The Zero Waste Medical Clinic 

Recently I watched a presentation explaining that zero waste is a misnomer, that it simply is not possible to produce zero waste. And you know what? He was right.

He was right because we poop. Sorry, I can’t think of a better way to say it.  But that’s what most species do with digested energy. So de facto, no being can truly be waste free. However, I don’t think of zero waste quite so literally, as this gentleman was doing.

Zero waste is a goal. It is a mindset. It’s about being conscious of what materials are left behind after you consume the product, like the non-recyclable plastic bag inside a box of cereal. Zero waste extends to all aspects of my life, not just my grocery purchases. As my home life began to transition to zero waste, I realized this could also extend to my work as well. So with the goal of eliminating all unnecessary items going to landfill, I started this project with many obstacles, hardships, trials and errors.

I work as a Veterinary Technician in California, so this How-To is geared more toward animal medicine, but I’m sure a few of these tips can carry over to human medicine as well. (Except for needle disposal, I believe it’s much stricter in human medicine, which makes sense.)

So without further ado, here it is:

The Zero Waste Medical Clinic

Veterinary Edition

 

The day our compost bin arrived it all began.

Step 1: Get everyone on board.

This has to be a group effort. Though I’ve found this does work more effectively if one person is designated to be in charge, the entire staff has to cooperate. Here in the Bay Area, our recycling and compost is picked up weekly by Recology. Their representatives are very friendly, and with just an e-mail I set up weekly compost pick up, and dropped out weekly refuse pick up from twice a week down to once a week. Additionally, I reduced the size of the main trash bin from 64 gallons to 32 gallons (pictured above), which also reduced our monthly fees – a great selling point to persuade practice owners to make the switch.

Me with our lovely Recology representative

Step 2: Go over protocol.

Once your staff agrees to make the zero waste effort, someone must be in charge of explaining what items go into the various bins. Recology sent a rep (pictured above) who was kind enough to give us a lunch presentation on what they can and cannot recycle or compost. Since I have taken charge of the compost and recycling at my work, I take it upon myself to check the trash regularly to make sure compostable or recyclable items were mistakenly discarded. NEVER penalize or shame a coworker for discarding something in the wrong bin. Zero waste is a process, we are bound to make mistakes.  Hang signs by the bins to clearly indicate what materials can go in them:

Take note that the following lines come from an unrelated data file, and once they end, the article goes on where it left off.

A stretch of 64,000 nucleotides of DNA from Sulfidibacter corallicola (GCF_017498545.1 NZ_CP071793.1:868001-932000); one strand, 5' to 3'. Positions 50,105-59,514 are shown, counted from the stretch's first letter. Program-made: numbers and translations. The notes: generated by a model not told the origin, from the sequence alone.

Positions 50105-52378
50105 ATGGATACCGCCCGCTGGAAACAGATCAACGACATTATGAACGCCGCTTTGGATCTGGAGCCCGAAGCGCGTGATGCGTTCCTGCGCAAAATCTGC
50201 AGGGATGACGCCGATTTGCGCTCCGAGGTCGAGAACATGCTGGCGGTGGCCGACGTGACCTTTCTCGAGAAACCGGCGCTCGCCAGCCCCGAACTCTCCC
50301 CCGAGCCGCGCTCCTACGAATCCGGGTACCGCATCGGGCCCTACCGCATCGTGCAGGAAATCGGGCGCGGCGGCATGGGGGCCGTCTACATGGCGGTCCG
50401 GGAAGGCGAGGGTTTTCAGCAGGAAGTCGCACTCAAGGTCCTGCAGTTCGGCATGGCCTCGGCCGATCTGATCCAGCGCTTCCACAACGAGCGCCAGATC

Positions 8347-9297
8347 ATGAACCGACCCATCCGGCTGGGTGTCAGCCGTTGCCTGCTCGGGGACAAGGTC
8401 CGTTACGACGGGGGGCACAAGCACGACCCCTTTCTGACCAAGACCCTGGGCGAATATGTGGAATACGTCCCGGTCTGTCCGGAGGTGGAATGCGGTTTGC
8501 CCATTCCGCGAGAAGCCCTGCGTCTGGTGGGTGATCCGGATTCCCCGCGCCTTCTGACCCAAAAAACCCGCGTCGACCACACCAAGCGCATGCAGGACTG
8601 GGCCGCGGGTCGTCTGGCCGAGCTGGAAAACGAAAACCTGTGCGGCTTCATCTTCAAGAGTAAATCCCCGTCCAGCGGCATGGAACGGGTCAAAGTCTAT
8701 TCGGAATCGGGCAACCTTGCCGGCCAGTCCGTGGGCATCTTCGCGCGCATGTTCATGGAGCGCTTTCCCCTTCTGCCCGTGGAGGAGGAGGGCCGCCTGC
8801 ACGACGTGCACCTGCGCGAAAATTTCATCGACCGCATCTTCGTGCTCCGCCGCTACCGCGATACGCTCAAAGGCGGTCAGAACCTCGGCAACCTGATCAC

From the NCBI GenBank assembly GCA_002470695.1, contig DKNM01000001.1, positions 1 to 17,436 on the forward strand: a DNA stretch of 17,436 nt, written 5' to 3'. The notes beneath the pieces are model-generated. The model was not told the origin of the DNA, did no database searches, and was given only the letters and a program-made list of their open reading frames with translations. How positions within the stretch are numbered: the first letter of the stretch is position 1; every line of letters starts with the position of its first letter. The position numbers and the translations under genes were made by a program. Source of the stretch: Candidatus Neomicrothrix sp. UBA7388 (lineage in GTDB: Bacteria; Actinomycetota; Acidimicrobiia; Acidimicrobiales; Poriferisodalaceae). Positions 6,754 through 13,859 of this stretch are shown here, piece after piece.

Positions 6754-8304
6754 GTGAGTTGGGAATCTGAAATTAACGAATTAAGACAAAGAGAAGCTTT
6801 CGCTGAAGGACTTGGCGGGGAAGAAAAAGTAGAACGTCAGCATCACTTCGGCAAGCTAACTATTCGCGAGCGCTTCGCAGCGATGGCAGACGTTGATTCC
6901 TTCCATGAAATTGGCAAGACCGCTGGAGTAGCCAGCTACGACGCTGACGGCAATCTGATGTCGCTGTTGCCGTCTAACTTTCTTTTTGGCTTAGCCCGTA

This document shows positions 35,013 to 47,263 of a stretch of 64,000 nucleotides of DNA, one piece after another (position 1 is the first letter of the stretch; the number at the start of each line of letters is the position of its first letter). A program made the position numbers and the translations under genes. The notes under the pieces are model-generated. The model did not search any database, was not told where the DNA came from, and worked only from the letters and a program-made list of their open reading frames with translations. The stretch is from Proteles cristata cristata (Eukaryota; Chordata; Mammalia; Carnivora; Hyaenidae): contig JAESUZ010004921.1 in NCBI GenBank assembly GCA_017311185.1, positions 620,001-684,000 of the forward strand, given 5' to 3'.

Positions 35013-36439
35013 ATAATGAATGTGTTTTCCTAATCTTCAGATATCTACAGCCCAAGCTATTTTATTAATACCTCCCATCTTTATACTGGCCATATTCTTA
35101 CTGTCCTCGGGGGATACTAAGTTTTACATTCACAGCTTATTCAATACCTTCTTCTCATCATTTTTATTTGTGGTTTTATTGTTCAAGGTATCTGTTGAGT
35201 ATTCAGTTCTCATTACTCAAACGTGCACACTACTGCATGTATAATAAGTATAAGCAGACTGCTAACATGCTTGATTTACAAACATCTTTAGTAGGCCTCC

Label bins clearly, make sure everyone understands the recycling protocol for YOUR specific recycling company:

Staff break room

Step 3: Make it accessible and easy.

Not everyone will be 100% on board with this idea.  It IS a challenge l to start, but well worth it. The biggest challenge was getting people out of the habit of crumpling up their paper towel and tossing it in the closest bin. Zero waste was never about convenience but making it as convenient as possible will help motivate those less enthused by the transition. I did this by upcycling old plastic laundry detergent buckets and putting them in cabinets near paper towel dispensers. My theory was if people had to walk into another room to throw paper towels into one compost bin, there was a good chance this would get overlooked frequently, especially during busy hours.

Place compost and recycling bins in high traffic areas with clear labels:

Step 4: Find your biggest trash contributors

Just like when I started zero waste at home, I took Bea Johnson’s advice and looked in my trash to see what exactly was being discarded. I found that it was most paper towels. This was exactly the same at work. Using hand towels to dry your hands is ideal, and possible most of the time. But it’s not always a possibility, especially in treatment rooms with patients. The next biggest contributor was packaging. Medicine, vaccines, pet food,  all came in boxes stuffed with plastic insulation. Recology can’t recycle any plastic you can crinkle up in your hand, so I had to find an alternative. Doing some research, and getting several “No’s” before finally landing a “yes,” I discovered a local UPS would take back plastic packaging material to reuse. The first UPS store pretty rudely shut me down, I almost didn’t call the second. Boy, am I glad I did. These two items alone, properly discarded now, reduced our trash by 80%. 80%!!!!!!!!!!!!!!! We would take out 4-5 full trash bags a day before this, now we barely fill one.

Step 5: Use post-consumer recycled products whenever possible

Since paper towels were our biggest waste item, we wanted to make sure the products we purchase are sustainable. Purchasing paper towels wrapped in paper, and boxed in post-consumer recycled cardboard was ideal. And since paper towels are compostable at Recology, nothing in the process ends up in landfill. This carries over for toilet paper as well, which can be purchased wrapper in paper from restaurant/hotel supply stores in bulk. When possible, use a hand towel for drying clean hands. Leave them near sinks, if allowable, and ONLY use them to dry clean hands.

Don’t forget the staff bathroom:



Step 6: Use technology, not paper.

 


Seriously, go paperless. If you’re not already, slap someone on the wrist. Someone slow so they can’t chase you and hit you back. In 2017, this is not difficult, and will save the company SO MUCH MONEY in ink and paper supplies. Get an electronic signature tablet so authorizations don’t require printing out forms.  Allow clients to fill out registration forms online. And if possible, use software that allows receipts and invoices to be emailed. Send reminders via email, not postcards, whenever possible. You’ll save a ton of money on stamps, too!